Twitch, on the day I brought him home. Honesdale, PA.
Twitch, on the day I brought him home. Honesdale, PA.

On 5 November, right before my birthday, my cat Twitch died. It's been a day shy of one month since it happened, and I'm still having difficulty with it. This has felt like a season of loss on a number of fronts: my paternal grandfather is suffering from the effects of advanced age, which has created difficulty for my father; several close friends are undergoing significant personal upheaval; projects I wanted to do well have not been the professional boon I'd hoped; my runs on several series that I've had extended tenures on have ended.


The last few months have forced me to say good bye to a lot of things. So, forgive me the rank sentimentality; it's been a sad time. 


Twitch wasn't young; my best reckoning puts him at between 18-20 years old. He was a shelter rescue, and the shelter had no exact record of his age. But he's been part of my life for almost two decades, and his absence has been keenly felt.  


Before adopting Twitch—so named for his dual habits of shaking his tail like a rattlesnake when he was happy, and for his tendency to smash catnip toys into his face like a lunatic—I'd never had a cat before. At the shelter, it was a toss-up between Twitch and a massive orange tomcat (probably 10 years old) that had become a favorite of the people at the shelter. I chose pretty wisely, it seems. 


We brought him home, and he ran around like a lunatic, exploring everything, climbing up the wooden support beams in our upstairs loft and crouched in the rafters overhead, which soon became his favorite perch. 


I was reluctant to let Twitch run around outdoors, as the neighborhood we lived in was plagued by inattentive drivers, so we leash-trained him. He was not overly fond of the leash, but he did tolerate it for many years. 


On one of our daily walks, we bumped into two small children and their mother, who recognized him as "their" cat, "Mittens." (Twitch was polydactyl, with both "thumbs" and vestigial toes between the thumb and the main part of his paw.) It seemed that our decision to leash-train Twitch was a good one; the mother told me that they had been forced to give him up because he had a habit of chasing—and catching—the school bus.


After leaving Pennsylvania and settling in Washington, Twitch continued to thrive. I'm not given to anthropomorphizing animals, but he appeared to intuit when my mood was low or if I was ill; when my first marriage ended, he wouldn't leave me alone, quietly perching near my shoulder when I sat on the couch, or sitting next to my computer when I worked at my desk—places he had ignored prior to the upheaval.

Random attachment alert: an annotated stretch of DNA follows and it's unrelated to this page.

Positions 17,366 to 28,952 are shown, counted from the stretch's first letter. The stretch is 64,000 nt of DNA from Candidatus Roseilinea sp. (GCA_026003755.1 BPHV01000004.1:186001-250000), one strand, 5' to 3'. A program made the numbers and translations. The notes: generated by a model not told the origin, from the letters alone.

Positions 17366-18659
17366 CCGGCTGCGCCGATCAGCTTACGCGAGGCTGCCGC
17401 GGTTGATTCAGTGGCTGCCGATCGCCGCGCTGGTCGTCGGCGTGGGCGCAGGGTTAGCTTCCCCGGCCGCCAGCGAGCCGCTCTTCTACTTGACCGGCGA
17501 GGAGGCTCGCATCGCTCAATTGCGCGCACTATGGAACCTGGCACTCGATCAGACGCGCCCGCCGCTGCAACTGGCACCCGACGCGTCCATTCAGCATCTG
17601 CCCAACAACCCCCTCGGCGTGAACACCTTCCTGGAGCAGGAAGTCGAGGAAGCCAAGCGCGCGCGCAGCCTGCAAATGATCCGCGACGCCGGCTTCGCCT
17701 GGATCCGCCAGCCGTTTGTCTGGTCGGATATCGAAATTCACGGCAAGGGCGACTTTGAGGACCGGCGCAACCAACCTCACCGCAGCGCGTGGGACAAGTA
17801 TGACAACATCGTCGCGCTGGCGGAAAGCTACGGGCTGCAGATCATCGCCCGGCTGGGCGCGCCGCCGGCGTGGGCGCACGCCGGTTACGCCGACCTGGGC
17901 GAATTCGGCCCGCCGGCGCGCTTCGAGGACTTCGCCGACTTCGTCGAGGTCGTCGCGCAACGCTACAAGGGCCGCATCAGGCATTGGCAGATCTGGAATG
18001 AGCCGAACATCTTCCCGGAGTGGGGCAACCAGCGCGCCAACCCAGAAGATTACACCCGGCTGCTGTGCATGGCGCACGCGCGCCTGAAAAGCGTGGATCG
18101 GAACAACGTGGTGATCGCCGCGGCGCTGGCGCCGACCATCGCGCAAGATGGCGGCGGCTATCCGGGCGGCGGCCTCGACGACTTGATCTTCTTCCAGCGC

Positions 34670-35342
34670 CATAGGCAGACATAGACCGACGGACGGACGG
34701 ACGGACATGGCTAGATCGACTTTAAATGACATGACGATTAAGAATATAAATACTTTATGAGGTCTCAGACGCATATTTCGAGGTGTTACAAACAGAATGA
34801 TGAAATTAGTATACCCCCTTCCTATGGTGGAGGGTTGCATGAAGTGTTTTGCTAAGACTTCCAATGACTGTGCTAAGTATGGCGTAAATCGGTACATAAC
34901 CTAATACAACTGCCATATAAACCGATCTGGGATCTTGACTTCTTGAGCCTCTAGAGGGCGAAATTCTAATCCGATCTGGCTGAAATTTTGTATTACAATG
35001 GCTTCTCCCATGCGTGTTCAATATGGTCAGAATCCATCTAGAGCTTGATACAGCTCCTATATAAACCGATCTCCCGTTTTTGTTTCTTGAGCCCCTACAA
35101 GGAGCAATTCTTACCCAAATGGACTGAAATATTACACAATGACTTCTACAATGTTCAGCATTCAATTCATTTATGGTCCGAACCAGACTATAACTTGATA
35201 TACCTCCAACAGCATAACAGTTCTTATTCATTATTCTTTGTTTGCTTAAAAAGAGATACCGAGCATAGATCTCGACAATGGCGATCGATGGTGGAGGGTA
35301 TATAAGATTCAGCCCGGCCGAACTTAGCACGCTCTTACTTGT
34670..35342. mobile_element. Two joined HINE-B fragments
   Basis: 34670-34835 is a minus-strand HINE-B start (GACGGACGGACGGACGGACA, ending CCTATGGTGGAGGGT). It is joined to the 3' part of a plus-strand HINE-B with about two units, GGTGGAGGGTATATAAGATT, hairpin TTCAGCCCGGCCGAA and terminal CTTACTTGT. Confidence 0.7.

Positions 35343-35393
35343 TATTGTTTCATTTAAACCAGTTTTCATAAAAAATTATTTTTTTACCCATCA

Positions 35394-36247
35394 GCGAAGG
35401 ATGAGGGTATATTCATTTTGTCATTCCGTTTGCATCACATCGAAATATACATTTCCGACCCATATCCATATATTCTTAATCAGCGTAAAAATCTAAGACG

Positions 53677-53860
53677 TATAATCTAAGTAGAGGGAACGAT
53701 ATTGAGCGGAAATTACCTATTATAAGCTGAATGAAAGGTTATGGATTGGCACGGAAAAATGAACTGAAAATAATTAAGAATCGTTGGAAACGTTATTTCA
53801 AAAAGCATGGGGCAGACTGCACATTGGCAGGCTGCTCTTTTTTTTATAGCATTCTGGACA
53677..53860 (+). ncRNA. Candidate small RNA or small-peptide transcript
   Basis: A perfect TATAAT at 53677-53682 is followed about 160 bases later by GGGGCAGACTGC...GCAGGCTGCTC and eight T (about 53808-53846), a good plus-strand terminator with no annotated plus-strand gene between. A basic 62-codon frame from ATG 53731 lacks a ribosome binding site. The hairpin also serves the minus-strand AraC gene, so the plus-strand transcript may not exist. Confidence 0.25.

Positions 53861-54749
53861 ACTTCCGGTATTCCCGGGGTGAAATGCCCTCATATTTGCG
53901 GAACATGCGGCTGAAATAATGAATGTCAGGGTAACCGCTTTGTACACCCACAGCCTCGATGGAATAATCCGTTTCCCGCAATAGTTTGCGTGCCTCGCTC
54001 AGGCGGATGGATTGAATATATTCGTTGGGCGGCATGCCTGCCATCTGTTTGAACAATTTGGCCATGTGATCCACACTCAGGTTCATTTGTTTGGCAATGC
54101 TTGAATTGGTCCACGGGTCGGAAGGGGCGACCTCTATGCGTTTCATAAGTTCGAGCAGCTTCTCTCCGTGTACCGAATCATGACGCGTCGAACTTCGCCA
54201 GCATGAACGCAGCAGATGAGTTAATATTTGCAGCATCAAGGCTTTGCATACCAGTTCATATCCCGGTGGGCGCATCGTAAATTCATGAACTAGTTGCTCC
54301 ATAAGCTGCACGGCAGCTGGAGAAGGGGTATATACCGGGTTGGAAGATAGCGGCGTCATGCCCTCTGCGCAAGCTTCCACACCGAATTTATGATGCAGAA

As recently as October, he seemed to know when I didn't feel well, always making a point of "checking up" on me, patrolling the area where I sat or napped on the couch. 


Up until the last couple weeks of his life, he still played with toys (tail twitching with pleasure), still vocalized a specific, chirping purr when he saw either myself or my wife, still demanded his "fair share" of the bed. 


That morning, he seemed fine. A little tired, and with advancing age and a thyroid burning out and requiring daily medication, but otherwise good. We'd had to relocate him to the downstairs bathroom, as he'd been having issues finding his litter box in time, but there'd been few mishaps for several days so we were contemplating restoring his bedroom privileges. 


But quite suddenly, he became disoriented; hungry, but unable to swallow his food. A look in his eyes confirmed to my satisfaction that he was just too tired to hold on any longer. My wife made the vet appointment, and I was getting ready to say good-bye to my friend of nearly 20 years. 


I hopped into the shower, and Gabrielle wrapped Twitch in a favorite bath-towel and snuggled with him on the couch. Within minutes, and with typical stubbornness -- he hated car rides, and the vet was about an hour's ride away -- he began to fail. Gabi and I held him as he quickly and painlessly passed away. 


He was a great companion, with a scrappy, robust personality. He was funny, and stubborn, and scrappy, and grouchy, and adoring, and mischievous, and affectionate, and playful. For several months, because he required daily medication, he'd been a part-time store cat, bunked a few days a week (mostly in my office) at my wife's comic book shop so we could take care of him. He'd patrol the store, collecting his due affection from staff and customers, and my store kids adored him and treated him like their own. (The joke was one them, of course; Twitch adopted them, not the other way 'round.) 


For almost 20 years, Twitch was a constant presence in my life, and a good pal, and I miss him terribly. 

Comments: 2 (Discussion closed)
  • #1

    Chris (Wednesday, 05 December 2012 08:37)

    Pets create an endless cycle of unconditional love. No one fights with a pet about who left the seat up, who drank the last of the milk, or whose responsibility it was to change the oil in the car before the engine self-destructed. In some ways, it makes it even harder to say goodbye to pets than humans. Especially a cat like Twitch.

  • #2

    Joe T (Wednesday, 05 December 2012 08:43)

    Great reflection - sad ending. I feel for you my friend. There are no words.